This article relies on detailed research by Cathy McIlwaine and Diego Bunge at Queen Mary, University of London. It was carried out in partnership with LAWRs and funded by the Trust for London. The videos used were made for the project by the researchers.
‘This is an issue that is always there in your life. This problem puts you aside from the rest of society. You are lost everywhere you go; it’s like having your head on the moon. I’ve been living here for more than 15 years and should be speaking English already, but I am not,’ says Raquel*, a Latin American who moved to London with two goals: make money and help her family back home.
In 2013, it was estimated that there were 250,000 Latin Americans living in the UK, 145,000 of them in London. According to the 2011 census, one in five either cannot speak English or cannot speak it very well. A 2016 report compiled by Queen Mary University of London researchers Cathy McIlwaine and Diego Bunge titled Towards Visibility: the Latin American community in London found more worrying data. It focused on Latin Americans who had recently moved to the UK from another European country (the majority came from Spain) and found that 90 per cent of them said language difficulties were their main problem and that 50 per cent did not speak English well or at all.
Not being able to speak the language of the country in which you live can be a distressing experience. ‘I [recently] went to the pharmacy to pick up medicine and didn’t know how to say what I was looking for,’ says Raquel. ‘I had to show to the staff a picture on my phone. I cannot go to the meetings where they speak English, so you end up isolating yourself.’
Towards Visibility – The Latin American Community in London (long version). Video: QMUL Geography. July 2019
This sense of isolation can have deep consequences, according to the Latin American Women’s Rights Services, one of the organisations behind the Towards Visibility report. Dolores Modern, LAWRS Coordinator on Employment Rights, sums up the problem in a single sentence: ‘They are in a situation of complete vulnerability.’
Latin American immigrants who don’t speak English can get stuck in low-paid jobs with little prospect of earning a better salary. As a result, the only way they can increase their earnings is by working longer and longer hours. ‘This becomes a vicious circle from which it is very difficult to escape,’ says Modern.
LAWRS has found that 65 per cent of the Latin Americans who arrived in the UK from another European country worked in the cleaning sector, even though only one per cent had done that job in their home country. ‘In contrast, in Latin America, 30 per cent worked in jobs requiring qualifications and which were largely managerial and professional,’ the Towards Visibility report stated.
As well as low salaries, labour exploitation, health problems, discrimination and a lack of access to services are also issues facing Latin Americans in the UK who don’t speak English. It stopped María* from going to meetings at her children’s school. ‘What am I going to do? I don’t understand what they are talking about,’ she says.
María mentions an occasion when the parents were invited to attend one of their children’s classes. The teacher asked the students to read out a chapter of their books to their parents. When María’s son did this he ‘had to explain it to me in Spanish again,’ she says. ‘I felt so embarrassed.’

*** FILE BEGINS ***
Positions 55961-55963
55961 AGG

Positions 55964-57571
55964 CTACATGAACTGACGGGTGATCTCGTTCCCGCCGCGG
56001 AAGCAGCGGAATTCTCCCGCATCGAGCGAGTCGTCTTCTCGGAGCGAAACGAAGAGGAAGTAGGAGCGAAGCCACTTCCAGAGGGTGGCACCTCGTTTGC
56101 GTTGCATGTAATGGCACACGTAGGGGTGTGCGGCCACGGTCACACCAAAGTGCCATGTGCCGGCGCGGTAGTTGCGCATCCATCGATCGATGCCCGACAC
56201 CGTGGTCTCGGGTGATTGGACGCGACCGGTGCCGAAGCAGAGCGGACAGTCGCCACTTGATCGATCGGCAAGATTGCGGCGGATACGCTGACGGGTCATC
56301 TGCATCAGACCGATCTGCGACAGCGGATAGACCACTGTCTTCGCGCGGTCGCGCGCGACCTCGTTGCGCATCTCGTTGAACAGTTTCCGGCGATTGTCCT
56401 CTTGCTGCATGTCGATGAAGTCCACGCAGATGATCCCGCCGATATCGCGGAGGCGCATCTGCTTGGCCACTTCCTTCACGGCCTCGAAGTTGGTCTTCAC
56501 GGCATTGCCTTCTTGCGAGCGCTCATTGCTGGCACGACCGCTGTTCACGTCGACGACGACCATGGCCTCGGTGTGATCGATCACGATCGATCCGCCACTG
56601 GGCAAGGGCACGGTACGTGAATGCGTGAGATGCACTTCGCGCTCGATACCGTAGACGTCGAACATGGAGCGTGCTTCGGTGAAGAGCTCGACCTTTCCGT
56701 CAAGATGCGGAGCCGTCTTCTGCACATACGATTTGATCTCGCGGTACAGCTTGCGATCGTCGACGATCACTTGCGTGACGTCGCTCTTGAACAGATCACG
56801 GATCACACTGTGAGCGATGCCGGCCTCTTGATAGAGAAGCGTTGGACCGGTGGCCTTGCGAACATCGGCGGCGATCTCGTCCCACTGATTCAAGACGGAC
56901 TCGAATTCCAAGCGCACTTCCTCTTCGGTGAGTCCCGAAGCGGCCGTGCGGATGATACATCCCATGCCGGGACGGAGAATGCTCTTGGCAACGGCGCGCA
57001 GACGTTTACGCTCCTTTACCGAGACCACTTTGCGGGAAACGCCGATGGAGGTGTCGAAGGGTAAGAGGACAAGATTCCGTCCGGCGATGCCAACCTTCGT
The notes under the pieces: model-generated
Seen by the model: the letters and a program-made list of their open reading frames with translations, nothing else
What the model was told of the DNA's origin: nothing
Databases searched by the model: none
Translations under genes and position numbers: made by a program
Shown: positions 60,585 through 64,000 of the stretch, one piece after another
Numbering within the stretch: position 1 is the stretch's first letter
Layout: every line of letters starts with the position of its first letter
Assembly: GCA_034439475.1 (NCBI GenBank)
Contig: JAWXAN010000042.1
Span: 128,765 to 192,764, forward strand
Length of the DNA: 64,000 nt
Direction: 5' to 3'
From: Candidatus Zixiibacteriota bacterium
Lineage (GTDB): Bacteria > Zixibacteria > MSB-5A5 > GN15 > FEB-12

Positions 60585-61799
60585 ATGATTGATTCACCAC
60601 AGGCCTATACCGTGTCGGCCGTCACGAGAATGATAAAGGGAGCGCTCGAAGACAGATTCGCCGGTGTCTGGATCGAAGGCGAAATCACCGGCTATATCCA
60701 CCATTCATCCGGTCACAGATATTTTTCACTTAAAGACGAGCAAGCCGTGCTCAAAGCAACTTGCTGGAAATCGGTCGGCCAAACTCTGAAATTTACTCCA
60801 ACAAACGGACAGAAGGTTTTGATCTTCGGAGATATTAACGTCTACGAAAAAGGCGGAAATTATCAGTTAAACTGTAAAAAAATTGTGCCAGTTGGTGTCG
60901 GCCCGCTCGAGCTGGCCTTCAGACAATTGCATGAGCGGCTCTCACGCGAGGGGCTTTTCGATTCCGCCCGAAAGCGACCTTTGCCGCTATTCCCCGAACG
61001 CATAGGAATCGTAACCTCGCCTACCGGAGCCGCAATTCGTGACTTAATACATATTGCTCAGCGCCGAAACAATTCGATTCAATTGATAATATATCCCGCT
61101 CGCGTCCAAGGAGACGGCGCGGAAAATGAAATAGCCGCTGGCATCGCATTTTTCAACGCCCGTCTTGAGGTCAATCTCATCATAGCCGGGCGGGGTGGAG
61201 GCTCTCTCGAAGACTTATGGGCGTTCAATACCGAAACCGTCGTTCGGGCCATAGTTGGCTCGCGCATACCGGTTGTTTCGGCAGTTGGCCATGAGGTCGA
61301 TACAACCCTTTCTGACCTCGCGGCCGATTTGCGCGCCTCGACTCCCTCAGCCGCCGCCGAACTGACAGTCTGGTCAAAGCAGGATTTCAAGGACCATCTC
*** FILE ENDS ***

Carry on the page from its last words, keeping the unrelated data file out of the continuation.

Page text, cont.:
Raquel had a similar experience: when she discovered her house was on fire, she couldn’t call the emergency services. ‘I didn’t know what to do, fortunately, my neighbour came and asked me what was happening. I just told her, ‘Fire, you call please’, and gave my phone to her,’ she says.
There are opportunities to learn English in the UK: as well as language schools, some organisations offer free courses: for example the Friendship Centre and Latin American House; free classes are also listed on Meetup.
But there are also reasons why some Latin Americans do not learn English. One is financial: many came to the UK primarily to make money; learning a new language, even for free, takes up time that could be used for working. Others come from humble backgrounds and didn’t have the opportunity to learn a second language in their countries, says Modern.
‘Some people make fun of you because you cannot speak English,’ says María. ‘They criticise you. You cannot judge anyone because you don’t know how they live. Sometimes they don’t have time, they have kids to feed, or they tried to learn, but they couldn’t. Sometimes they are lazy too, that is true.’
Modern calls for the enactment of some of the recommendations in the Towards Visibility report. She urges the UK government to officially recognise the Latin American community as an ethnic minority: currently most Latin Americans identify themselves as ‘other’ in official forms because of the lack of a clear category for them, even though they are the eighth largest non-UK born community in London. Modern also calls for more information about public services to be translated into Spanish and Portuguese and for employers to do more to address the language issue in the workspace, encouraging their employees to learn English and find out about their labour rights.
But even though these recommendations were first made several years ago, little has been done to follow them up. In the meantime, many Latin Americans in the UK remained trapped in a ‘vicious circle’.
*Names changed to protect their identities.